And actually – to cite the wonderful Rony Jalkh of Project for Public Spaces (another ground breaking group in this space) – it goes beyond social interaction to actually playing a key role in peacemaking. This increasingly-felt view is that by creating an environment where marginalised members of the community feel welcome, the benefits of community participation and developing mutual trust are equally applicable to peacemaking as placemaking.

Shaping places

Now we know that good public spaces are important in breaking down social barriers and uniting us, the next trick is creating spaces that actively encourage it. As we all know, Project for Public Spaces is the Jedi Master in this arena, and has nicely summarised the act of placemaking in a helpful graphic and tool.

While PPS is my own personal north, there are countless other views on how best to create a place. Given I kicked off this piece talking about DNA, I should really cover off one particular view that outlines how a place’s DNA defines how we activate and transform its public spaces.

In his book Recoding City, Thomas Ermacora outlines how placemaking as an act allows you to transform a code of a place. For those non-nuclear physicists out there, in the last 10 years a form of technology called CRISPR has been developed, which has allowed us to make specific changes in the DNA of humans, other animals and plants. Now while I’m not sure that fiddling with our DNA is a great thing, the basic premise is that Mr Ermacora’s concept follows the same logic.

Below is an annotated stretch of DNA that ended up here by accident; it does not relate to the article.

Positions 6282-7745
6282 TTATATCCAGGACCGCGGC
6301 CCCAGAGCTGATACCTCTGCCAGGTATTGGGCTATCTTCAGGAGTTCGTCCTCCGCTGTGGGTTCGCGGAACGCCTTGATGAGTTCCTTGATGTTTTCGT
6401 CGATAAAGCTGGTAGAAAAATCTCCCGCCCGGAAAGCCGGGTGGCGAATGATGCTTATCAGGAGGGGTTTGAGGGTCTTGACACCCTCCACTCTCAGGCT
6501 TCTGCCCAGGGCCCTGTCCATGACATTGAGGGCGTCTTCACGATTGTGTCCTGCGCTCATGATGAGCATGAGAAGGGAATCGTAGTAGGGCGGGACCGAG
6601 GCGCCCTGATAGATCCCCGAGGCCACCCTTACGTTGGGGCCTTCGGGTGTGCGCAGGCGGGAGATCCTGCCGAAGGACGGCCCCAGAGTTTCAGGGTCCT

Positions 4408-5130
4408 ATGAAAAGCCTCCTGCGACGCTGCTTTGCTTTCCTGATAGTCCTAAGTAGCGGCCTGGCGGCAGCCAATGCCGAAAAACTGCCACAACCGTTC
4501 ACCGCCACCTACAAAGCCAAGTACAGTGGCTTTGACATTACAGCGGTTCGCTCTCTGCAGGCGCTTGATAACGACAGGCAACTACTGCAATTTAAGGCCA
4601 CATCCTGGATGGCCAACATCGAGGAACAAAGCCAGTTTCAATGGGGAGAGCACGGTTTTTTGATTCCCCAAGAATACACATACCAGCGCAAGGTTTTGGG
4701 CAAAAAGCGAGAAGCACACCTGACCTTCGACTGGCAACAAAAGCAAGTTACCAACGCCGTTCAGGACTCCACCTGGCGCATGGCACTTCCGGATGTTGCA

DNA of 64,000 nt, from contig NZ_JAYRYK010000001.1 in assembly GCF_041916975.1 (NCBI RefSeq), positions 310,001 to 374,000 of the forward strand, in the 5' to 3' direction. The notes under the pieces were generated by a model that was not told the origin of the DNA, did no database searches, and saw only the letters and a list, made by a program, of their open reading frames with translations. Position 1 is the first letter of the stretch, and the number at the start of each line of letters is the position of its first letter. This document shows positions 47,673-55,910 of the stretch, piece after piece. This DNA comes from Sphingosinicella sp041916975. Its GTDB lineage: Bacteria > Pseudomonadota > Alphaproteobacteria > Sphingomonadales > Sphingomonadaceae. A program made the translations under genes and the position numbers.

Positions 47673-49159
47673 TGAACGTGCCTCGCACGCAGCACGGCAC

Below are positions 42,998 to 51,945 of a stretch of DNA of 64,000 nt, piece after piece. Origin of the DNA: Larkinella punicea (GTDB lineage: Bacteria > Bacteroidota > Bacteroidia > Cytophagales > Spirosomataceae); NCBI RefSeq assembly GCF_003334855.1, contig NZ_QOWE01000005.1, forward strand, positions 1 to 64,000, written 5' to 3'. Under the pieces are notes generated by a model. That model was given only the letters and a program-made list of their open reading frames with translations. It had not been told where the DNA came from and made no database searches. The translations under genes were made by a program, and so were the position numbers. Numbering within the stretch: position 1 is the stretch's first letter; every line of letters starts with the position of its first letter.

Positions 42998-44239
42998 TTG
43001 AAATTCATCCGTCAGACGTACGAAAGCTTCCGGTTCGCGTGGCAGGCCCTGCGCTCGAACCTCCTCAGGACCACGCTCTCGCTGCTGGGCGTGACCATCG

He extrapolates the theory into urban planning and suggests that before we can change the DNA code of a place, we need to know what the genetic blueprint is first to deliver a new way for the gene to express itself.

As my first boss and mentor in this field always says; “Let the place speak for itself”. So returning to my initial point, you could say that by understanding differences in DNA between places, we are in a position to create environments which not only make us happier and heathier, but also highlight the fact that as humans we differ very little when it comes to DNA (0.01 per cent in fact). Woah big thought there; I might need a lie down!

But in all seriousness – reflect back on your year so far and think about any particular events, public spaces, or trips on public transport where you had a positive encounter with a stranger regardless of how fleeting it might have been. What did it feel like to be engaging and sharing in something with strangers, migrants, or whoever? Good for the soul right? A reminder that we’re all the same in the end. And that we need each other.

And that my friends is what placemaking is all about – creating environments that encourage positive social interaction in urban spaces. In a time when some countries out there are building walls. I think we need to remember that. That other stuff – it’s bananas. B.A.N.A.N.A.S.


McConnell Property is making excellent progress with civil earthworks, drainage and roads due for completion by May 2017.